WASHINGTON — U.S. Rep. Steve Scalise, R-Jefferson, released a new resolution Wednesday opposing any proposals for a so-called “carbon tax” on industries regarding carbon pollution.
The resolution is an effort from the Republican Study Committee, which is chaired by Scalise, Americans for Tax Reform President Grover Norquist and industry organizations to fight off any carbon tax legislation.
They argue that any such fees hurt the economy, businesses and end up as taxes passed onto the public.
While President Barack Obama’s administration has repeatedly stated the president has no plans to propose or push any carbon tax legislation, some Democrats in Congress have filed related legislation.
“There are liberals in Washington all around town still trying to push for a carbon tax,” Scalise said. “We’re going to stand strong in opposition to a carbon tax.”
Last month, for instance, Sens. Barbara Boxer, D-Calif., and Bernie Sanders, No Party-Vt., filed legislation for a new fee on carbon dioxide pollution from oil, natural gas and coal. The revenue funding energy efficiency and sustainable energy technologies such as wind, solar, geothermal and biomass, which do not emit carbon dioxide.
They said the proposal also would provide rebates to consumers to offset any efforts by oil, coal or gas companies to raise prices.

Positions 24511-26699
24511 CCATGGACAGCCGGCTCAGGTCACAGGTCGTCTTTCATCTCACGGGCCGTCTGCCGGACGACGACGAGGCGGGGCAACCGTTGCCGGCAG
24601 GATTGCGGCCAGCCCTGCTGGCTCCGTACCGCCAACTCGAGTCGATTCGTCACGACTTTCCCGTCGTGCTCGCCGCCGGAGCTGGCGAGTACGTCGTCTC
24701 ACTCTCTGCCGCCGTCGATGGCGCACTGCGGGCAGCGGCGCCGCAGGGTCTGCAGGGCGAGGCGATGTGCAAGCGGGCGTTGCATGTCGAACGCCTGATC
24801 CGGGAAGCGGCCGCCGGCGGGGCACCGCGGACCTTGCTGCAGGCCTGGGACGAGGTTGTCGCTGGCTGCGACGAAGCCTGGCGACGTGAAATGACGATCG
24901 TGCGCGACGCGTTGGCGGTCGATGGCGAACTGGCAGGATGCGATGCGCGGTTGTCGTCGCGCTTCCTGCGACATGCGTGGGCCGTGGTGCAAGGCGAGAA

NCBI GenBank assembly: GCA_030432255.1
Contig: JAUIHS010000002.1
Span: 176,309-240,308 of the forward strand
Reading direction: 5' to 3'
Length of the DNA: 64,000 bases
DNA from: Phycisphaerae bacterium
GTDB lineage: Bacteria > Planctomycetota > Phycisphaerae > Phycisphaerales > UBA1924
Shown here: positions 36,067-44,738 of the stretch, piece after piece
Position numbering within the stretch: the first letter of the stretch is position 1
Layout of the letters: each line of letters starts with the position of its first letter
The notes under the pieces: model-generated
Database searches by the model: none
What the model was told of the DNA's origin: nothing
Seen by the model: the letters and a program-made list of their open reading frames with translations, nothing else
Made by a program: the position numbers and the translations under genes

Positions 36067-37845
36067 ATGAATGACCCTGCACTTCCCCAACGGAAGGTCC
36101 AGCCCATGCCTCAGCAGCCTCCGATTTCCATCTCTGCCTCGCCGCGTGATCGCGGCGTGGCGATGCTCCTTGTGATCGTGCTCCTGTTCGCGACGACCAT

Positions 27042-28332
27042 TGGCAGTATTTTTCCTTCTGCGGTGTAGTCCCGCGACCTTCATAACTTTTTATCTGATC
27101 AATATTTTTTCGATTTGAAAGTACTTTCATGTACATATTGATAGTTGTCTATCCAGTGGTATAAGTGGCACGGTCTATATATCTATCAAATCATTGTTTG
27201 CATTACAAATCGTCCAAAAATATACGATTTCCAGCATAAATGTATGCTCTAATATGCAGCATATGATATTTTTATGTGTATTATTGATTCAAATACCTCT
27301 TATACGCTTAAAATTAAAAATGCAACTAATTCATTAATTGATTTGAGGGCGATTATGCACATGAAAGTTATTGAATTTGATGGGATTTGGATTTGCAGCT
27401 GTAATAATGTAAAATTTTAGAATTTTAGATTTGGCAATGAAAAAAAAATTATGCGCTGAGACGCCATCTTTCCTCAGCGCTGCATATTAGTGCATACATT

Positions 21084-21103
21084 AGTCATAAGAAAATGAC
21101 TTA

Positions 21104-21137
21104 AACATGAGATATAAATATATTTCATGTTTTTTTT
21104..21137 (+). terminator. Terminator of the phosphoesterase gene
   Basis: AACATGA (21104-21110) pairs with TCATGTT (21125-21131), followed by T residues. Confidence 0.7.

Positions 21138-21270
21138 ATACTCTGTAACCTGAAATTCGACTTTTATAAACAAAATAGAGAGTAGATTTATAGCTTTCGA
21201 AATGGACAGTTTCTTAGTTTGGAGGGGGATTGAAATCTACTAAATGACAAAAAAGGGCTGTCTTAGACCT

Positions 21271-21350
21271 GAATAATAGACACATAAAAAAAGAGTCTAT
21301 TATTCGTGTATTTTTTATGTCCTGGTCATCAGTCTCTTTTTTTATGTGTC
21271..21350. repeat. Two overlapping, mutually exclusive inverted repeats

Such proposals are considered dead on arrival in the GOP-led House and unlikely to pass the Senate either anytime soon.
“We’re making it clear that a carbon tax ought not go anywhere,” Scalise said. “But it hasn’t gone away.”
Scalise was joined by Rep. John Fleming, R-Minden, and several other Republican congressmen and industry representatives, such as from the American Energy Alliance and the American Farm Bureau Federation. “Carbon tax is a heavy burden that comes down hard on hardworking Americans and those on a fixed income,” Fleming said.
Norquist, who is known for his anti-tax pledges, emphasized that a carbon tax hurts the middle class. He also argued that Obama has not shut the door on supporting “consumption taxes.”
“This is not a tax on carbon,” Norquist said outside the Capitol. “Carbon doesn’t pay taxes.
“This is a tax on people who drive cars,” Norquist said. “This is a tax on people who heat their homes in the winter.”
When asked whether the Republican Study Committee is doing anything to help fight climate change, Scalise argued again, “The science is not settled,” although an overwhelming majority of scientists disagree.
Prior to the filing of the Boxer-Sanders bill, Boxer hosted an Environment and Public Works Committee briefing with scientists on the human impacts of increasing climate change.
James McCarthy, a Harvard University biological oceanography professor, said New Orleans will be largely underwater by the end of the century at the current rate of human-driven climate change and sea-level rising.